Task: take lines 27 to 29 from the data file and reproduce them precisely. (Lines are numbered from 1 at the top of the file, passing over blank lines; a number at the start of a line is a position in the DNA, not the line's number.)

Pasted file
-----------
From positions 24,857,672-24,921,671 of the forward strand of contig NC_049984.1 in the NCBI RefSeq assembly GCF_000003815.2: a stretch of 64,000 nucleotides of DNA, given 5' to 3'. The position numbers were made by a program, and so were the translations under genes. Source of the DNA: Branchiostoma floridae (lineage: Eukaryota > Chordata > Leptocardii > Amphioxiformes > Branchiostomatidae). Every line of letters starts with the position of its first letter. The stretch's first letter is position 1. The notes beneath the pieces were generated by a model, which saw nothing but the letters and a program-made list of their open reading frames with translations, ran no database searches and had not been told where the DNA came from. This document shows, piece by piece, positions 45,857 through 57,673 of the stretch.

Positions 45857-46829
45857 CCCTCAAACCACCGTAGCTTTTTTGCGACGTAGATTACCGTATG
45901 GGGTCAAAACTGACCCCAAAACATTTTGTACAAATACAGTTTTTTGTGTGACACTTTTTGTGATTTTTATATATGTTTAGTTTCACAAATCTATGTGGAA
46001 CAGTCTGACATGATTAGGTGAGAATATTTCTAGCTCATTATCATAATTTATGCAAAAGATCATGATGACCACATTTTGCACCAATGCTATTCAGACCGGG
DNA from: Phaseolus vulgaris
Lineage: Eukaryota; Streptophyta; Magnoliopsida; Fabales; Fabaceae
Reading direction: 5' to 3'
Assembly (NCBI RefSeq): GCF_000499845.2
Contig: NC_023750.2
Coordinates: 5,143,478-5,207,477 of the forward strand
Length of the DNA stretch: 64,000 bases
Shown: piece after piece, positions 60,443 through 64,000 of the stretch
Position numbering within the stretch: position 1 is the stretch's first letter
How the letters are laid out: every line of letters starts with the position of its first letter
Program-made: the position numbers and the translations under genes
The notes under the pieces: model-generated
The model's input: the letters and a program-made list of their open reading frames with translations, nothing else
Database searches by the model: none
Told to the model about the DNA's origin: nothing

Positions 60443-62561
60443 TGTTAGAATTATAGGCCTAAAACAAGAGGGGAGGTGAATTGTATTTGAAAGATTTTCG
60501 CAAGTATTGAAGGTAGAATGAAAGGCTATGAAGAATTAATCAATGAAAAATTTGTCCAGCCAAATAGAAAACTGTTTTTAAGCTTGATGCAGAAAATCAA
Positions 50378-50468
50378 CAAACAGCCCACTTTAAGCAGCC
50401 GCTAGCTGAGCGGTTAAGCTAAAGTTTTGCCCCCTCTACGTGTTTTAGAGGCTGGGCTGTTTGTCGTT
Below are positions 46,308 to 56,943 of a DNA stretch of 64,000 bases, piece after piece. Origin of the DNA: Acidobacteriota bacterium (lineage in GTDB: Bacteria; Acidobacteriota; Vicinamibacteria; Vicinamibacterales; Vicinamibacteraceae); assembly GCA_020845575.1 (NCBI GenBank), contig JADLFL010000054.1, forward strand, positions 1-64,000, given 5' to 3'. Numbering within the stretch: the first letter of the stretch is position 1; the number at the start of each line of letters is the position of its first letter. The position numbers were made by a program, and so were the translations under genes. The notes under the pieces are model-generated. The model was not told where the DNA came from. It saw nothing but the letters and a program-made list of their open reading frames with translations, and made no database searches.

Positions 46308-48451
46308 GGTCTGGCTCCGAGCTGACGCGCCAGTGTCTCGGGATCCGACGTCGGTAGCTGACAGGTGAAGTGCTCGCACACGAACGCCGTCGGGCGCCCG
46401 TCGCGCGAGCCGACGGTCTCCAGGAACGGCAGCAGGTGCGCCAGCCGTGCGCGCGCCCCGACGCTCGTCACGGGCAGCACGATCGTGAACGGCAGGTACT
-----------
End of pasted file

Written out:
Below are positions 46,308 to 56,943 of a DNA stretch of 64,000 bases, piece after piece. Origin of the DNA: Acidobacteriota bacterium (lineage in GTDB: Bacteria; Acidobacteriota; Vicinamibacteria; Vicinamibacterales; Vicinamibacteraceae); assembly GCA_020845575.1 (NCBI GenBank), contig JADLFL010000054.1, forward strand, positions 1-64,000, given 5' to 3'. Numbering within the stretch: the first letter of the stretch is position 1; the number at the start of each line of letters is the position of its first letter. The position numbers were made by a program, and so were the translations under genes. The notes under the pieces are model-generated. The model was not told where the DNA came from. It saw nothing but the letters and a program-made list of their open reading frames with translations, and made no database searches.

Positions 46308-48451
46308 GGTCTGGCTCCGAGCTGACGCGCCAGTGTCTCGGGATCCGACGTCGGTAGCTGACAGGTGAAGTGCTCGCACACGAACGCCGTCGGGCGCCCG